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Brian Urlacher reflects on mom's death

Brian Urlacher is amazed by the support he received from around the NFL after the passing of his mother earlier this season, and the Chicago Bears star said he hasn't canceled her cell phone so he can still hear her voice on her voice mail greeting.

Making his first extensive comments since his mother, Lavoyda Lenard, passed away on Sept. 12, Urlacher told ESPN's Rachel Nichols he felt a swell of support from fellow players, including some from teams in the NFC North.


"I think that speaks to what kind of person she was and how boisterous and outgoing she was," Urlacher said. "The support we received was unreal. Guys who I had met before but I didn't have their phone numbers were texting me, calling me. I got some actual hand-written letters from some players. I couldn't tell you the last time I wrote a letter, to just sit down and write on a card to another player ... and some of the guys were in our division so that was really cool.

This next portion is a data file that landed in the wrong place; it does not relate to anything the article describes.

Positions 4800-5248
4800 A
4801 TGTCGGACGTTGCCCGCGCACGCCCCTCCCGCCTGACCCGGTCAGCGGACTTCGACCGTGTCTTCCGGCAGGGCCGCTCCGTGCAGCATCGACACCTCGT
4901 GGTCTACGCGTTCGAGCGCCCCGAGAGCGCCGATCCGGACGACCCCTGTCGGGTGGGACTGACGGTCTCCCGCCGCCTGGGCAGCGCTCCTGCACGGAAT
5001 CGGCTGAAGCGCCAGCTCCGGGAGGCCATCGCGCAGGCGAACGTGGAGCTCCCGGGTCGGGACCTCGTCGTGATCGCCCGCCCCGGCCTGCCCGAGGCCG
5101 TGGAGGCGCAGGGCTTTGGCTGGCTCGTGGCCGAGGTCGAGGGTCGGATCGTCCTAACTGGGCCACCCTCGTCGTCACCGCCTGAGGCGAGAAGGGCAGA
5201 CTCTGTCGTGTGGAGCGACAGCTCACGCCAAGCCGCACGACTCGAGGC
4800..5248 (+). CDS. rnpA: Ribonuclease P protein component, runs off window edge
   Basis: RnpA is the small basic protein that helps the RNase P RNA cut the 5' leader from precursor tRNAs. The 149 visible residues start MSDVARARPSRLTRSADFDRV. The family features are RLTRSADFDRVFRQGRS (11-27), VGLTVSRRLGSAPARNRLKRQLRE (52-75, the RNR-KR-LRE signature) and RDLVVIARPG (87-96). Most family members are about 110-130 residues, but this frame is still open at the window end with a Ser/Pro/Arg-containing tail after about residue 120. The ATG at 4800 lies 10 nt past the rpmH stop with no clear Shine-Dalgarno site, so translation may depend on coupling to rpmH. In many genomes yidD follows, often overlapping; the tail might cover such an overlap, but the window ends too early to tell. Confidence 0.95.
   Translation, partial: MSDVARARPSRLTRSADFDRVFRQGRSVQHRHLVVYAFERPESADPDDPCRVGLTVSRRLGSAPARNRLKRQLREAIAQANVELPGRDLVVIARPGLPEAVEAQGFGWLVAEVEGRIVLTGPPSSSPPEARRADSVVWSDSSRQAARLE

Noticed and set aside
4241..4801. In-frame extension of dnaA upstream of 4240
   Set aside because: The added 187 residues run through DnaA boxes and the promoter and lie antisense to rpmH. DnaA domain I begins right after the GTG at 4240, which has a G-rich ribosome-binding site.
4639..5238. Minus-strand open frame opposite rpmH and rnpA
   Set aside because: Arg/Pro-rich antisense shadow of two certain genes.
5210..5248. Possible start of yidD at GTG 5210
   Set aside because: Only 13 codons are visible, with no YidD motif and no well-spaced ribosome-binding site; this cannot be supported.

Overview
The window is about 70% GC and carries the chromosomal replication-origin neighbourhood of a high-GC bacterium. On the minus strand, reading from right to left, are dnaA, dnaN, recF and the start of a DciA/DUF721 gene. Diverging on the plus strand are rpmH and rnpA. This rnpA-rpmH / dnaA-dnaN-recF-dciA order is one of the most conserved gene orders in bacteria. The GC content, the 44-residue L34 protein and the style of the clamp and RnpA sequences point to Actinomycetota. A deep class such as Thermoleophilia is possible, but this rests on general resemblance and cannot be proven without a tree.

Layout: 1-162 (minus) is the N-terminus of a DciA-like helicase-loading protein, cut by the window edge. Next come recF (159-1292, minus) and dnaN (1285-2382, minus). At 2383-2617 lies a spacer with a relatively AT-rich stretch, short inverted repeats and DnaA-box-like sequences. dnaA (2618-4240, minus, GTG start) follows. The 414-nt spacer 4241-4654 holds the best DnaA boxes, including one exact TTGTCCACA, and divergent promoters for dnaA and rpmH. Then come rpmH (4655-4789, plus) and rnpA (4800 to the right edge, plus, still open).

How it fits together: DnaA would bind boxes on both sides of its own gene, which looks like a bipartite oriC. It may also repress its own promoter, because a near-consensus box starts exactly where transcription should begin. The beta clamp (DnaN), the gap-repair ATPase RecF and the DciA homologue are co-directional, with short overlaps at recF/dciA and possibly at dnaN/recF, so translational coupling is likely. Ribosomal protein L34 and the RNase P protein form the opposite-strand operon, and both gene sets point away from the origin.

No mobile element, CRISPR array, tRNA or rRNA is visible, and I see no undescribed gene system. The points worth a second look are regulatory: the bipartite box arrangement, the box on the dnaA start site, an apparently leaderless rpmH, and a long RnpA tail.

"I didn't realize it would have this big of an effect, but it was really cool to see that kind of support."

Lenard, 51, unexpectedly passed away at her home outside of Mount Pleasant, Texas.

"She wasn't in great health," Urlacher said. "She had a lot of back issues. She smoked. My mom smoked since she was 14 until she was 51 so that probably didn't help her situation any, but we're still waiting to find out what exactly happened."

Lenard's funeral was the day before the Bears played in New Orleans against the Saints, but Urlacher found support from many of his teammates, coaches and team personnel who flew down to New Mexico for the service.

"It says what kind of teammates they are and friends," Urlacher said. "The best thing I think I could have done is come back to work that week. It was hard for me to relax and have a good time, but they made me laugh. Those guys on their own dime, some of them chartered planes to come down ... it's not easy to get to my hometown where the funeral was."

Almost two months later, Urlacher said he misses seeing texts from his mother pop up on his phone.

"She would always text me the night before games," Urlacher said. "That's what I miss ... she used to text me all the time. And I'm used to looking at my phone and there's a text from mom on there. That's been the hardest thing to deal with so far.

"I still have her number in there. We still have her voice mail set up on her phone. We haven't canceled her phone yet so if we want to call and listen to her voice we can do that."